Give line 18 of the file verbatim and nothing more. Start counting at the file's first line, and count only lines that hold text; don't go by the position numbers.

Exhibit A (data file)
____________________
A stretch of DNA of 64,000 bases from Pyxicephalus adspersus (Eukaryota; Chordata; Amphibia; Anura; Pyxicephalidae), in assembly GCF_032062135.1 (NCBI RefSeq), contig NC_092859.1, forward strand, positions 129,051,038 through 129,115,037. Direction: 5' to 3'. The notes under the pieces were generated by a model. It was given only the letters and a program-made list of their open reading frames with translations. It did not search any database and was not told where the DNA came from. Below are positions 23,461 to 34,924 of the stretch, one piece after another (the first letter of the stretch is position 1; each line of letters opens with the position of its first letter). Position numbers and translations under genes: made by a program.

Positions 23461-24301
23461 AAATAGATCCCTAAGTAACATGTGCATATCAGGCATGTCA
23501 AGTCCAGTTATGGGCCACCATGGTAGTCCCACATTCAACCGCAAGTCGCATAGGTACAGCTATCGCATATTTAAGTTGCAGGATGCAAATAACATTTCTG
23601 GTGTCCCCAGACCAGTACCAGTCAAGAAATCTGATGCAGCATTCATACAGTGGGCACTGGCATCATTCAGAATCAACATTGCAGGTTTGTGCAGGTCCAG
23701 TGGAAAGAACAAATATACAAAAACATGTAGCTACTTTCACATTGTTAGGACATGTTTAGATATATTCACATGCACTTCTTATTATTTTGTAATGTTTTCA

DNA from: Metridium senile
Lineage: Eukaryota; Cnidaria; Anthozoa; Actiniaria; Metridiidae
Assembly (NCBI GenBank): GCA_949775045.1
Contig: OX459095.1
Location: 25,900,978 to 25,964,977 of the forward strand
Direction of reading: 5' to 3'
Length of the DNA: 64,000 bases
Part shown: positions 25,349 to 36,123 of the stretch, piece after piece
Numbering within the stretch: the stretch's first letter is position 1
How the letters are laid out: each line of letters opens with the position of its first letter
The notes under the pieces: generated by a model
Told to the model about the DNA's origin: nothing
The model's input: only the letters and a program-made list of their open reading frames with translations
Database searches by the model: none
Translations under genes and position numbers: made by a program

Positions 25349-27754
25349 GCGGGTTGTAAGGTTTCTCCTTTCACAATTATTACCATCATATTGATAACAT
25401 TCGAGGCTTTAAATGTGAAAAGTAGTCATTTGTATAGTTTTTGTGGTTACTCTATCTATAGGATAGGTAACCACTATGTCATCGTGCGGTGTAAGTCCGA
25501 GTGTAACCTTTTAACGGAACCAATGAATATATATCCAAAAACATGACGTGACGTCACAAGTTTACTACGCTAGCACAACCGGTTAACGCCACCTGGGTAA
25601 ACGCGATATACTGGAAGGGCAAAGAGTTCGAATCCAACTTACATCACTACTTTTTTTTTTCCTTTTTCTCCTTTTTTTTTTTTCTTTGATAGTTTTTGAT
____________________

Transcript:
Told to the model about the DNA's origin: nothing